So what is Social proof?
Well, it’s widely been studied in the field of social psychology, and is tied to the human condition that results in the Fundamental Attribution Error. Yes, I know what you’re thinking!
In laymen’s terms it simply means that given limited time and motivation, people will often evaluate people, products, companies, jobs (and most other things) based on how those around behave toward them. It’s caused by a ‘fear of missing out’. Ask yourself this. If you were walking past a coffee shop, and you saw that there was a queue stretching right down the street, naturally you’d begin to wonder what’s so special that it’s got all these people waiting to get a slice of the action? How intrigued would you be? Would you let yourself miss out? I guess in this case it largely depends whether you like coffee, but you get my point.
The way we all make buying decisions had changed drastically. We’re all far better equipped at seeing through traditional marketing hyperbole. Instead, the views and opinions of those around us play a much bigger role in influencing how we feel about a particular ‘thing’. Those people could be your friends, family, colleagues or peers. Perhaps those we’ve never met before. And here’s the tenuous link to TripAdvisor – it’s essentially the Glassdoor equivalent of recruitment, but for holidays. But the principals are what matter here. It’s a thriving community full of those who are looking, and those looking to be influenced.
Social Proof has been used for a long time in selling us all products and services – celebrity endorsement is a simple example of this, as is the current KIA ad which majors on the opinions of ‘people like you’ rather than what the company thinks you need to know (obviously the good things have been picked out here). But rarely is it a topic that’s talked about in the world of recruitment. And it’s an interesting one.
We all know that we we live in a more social, mobile and connected world (I think!), as we see many employers ramping up their activity on various social platforms. Some do it well, others not so well. Heineken have a great example of crowd-sourced recruitment, which I thoroughly recommend watching here. We’ve also created a twitter activated vending machine for Mars which toured UK campuses to help recruit graduates. You can see a video for that here.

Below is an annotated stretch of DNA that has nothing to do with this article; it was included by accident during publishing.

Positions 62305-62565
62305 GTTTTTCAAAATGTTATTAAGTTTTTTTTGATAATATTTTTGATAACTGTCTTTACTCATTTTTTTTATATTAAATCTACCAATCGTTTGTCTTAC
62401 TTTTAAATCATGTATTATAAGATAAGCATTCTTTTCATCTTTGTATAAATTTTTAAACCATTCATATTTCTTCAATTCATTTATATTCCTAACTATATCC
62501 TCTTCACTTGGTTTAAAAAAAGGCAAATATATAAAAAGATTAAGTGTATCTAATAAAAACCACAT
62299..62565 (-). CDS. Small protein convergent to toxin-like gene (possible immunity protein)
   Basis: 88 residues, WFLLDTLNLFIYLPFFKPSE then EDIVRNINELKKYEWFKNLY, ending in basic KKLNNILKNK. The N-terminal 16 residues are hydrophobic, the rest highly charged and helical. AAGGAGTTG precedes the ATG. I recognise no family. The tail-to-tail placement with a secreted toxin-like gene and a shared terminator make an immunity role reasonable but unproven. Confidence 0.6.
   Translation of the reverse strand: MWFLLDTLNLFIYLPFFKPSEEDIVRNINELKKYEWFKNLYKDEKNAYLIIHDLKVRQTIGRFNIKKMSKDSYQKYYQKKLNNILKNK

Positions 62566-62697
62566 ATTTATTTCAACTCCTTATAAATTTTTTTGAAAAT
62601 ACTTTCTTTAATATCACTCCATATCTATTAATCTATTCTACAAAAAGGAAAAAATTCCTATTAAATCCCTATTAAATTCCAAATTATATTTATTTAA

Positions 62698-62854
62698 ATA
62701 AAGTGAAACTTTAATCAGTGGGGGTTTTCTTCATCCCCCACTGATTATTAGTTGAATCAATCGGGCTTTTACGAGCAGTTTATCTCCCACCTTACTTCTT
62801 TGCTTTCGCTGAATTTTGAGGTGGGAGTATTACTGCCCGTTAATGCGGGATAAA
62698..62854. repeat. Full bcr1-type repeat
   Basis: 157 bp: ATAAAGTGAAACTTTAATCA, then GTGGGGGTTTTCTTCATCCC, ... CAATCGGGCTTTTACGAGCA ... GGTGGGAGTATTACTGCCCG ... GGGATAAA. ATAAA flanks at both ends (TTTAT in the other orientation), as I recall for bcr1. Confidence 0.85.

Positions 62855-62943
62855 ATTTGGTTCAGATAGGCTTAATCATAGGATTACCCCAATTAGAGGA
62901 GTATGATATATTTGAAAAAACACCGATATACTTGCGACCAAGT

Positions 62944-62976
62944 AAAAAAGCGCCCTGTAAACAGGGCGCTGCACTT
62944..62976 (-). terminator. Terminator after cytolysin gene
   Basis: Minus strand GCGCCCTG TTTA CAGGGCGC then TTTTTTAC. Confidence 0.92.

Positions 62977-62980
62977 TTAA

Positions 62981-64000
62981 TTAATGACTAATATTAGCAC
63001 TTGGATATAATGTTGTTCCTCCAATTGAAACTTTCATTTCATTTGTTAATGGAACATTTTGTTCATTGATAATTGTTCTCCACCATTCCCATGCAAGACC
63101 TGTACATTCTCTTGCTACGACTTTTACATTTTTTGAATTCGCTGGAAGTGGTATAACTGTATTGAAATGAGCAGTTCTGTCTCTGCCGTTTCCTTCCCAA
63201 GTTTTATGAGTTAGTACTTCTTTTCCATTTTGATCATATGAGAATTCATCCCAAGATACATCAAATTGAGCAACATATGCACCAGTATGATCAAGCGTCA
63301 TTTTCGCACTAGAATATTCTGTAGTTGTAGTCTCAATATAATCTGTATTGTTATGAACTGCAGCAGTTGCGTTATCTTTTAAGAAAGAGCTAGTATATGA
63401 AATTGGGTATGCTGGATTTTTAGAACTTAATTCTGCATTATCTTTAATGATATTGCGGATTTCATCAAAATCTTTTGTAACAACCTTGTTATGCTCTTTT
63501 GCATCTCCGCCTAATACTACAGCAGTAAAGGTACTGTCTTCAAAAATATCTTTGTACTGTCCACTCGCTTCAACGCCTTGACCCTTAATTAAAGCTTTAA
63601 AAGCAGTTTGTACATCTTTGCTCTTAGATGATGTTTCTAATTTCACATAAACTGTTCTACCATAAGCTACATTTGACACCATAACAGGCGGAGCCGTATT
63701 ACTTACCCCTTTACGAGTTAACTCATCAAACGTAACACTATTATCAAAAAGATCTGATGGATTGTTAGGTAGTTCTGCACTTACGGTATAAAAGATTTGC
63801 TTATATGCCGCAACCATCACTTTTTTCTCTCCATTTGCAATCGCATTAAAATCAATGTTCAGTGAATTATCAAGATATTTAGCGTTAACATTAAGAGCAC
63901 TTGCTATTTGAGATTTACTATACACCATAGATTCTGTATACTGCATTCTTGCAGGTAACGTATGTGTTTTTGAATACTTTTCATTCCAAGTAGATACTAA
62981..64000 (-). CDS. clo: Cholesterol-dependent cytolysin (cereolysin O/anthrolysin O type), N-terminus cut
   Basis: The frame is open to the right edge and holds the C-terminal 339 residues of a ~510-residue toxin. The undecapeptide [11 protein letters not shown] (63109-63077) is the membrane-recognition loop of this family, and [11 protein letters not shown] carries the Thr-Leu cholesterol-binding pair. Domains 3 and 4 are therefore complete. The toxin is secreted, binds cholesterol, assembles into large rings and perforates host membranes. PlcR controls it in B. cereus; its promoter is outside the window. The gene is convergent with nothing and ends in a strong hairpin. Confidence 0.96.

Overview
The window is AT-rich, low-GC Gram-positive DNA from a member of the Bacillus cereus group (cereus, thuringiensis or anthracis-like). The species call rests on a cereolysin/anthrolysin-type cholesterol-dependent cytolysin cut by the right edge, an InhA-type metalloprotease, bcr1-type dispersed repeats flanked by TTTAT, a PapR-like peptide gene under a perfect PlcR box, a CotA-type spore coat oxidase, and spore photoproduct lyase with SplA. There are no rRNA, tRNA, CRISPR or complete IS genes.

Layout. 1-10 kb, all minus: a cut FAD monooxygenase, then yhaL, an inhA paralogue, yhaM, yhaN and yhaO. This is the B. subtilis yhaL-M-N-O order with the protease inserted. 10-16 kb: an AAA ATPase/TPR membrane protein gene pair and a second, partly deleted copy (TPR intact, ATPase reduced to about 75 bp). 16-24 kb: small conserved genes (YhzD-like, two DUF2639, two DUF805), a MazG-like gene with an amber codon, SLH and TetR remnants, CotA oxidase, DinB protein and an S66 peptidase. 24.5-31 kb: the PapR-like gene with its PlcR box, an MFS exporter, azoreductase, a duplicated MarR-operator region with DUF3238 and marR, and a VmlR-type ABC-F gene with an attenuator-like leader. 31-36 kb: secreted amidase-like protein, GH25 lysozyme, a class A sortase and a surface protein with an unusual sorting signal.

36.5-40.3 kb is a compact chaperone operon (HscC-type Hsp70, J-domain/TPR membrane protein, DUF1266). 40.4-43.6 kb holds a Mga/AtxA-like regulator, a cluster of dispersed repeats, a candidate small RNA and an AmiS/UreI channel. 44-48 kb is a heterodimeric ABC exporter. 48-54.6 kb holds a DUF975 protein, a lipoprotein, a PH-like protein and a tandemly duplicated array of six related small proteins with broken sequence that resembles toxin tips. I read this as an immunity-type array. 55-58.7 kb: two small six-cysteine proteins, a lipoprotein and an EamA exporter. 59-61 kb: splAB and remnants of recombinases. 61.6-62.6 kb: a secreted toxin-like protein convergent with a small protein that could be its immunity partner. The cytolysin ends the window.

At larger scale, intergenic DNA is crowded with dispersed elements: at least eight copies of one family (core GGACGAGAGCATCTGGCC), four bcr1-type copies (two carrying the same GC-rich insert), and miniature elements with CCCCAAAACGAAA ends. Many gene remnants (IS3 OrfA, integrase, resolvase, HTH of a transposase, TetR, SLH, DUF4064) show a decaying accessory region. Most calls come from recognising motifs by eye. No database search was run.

Yet when the large majority or employers and recruiters talk about social recruitment the focus tends to be on the same things. Channels and self-promotion. Let’s push out yet more messages and job posts to people through different channels. That’s bound to get us some applications.
This is largely missing the point and replacing like for like. What you should be asking is what value could we add to the talent communities we want to be invited into? How are we going to tell them what they need to know, where they want it and how they want it? And, how are we going to get people talking about us, become advocates of us and encourage more of the right people to join?
If we go back to thinking about the way we make buying decisions the use of advocates to do your selling for you is the most powerful tool in your armoury. Yet it seems many organisations have an inherent fear of letting their staff actively talk abut their company and their work with their own communities. But why is that?
By having a point of difference and engaging with talent communities (internal and external) in an authentic and human way and by ensuring that you live up to the promises you make, social proof should be nothing more than ratification of your efforts. It’s impossible to keep everyone happy all of the time. But, by acknowledging that these conversations are taking place and more importantly, being present when they happen, will give you a much better hope of influencing them as opposed to sticking your fingers in your ears and pretending they didn’t happen.
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“Think twice before you speak, because your words and influence will plant the seed of either success or failure in the mind of another.”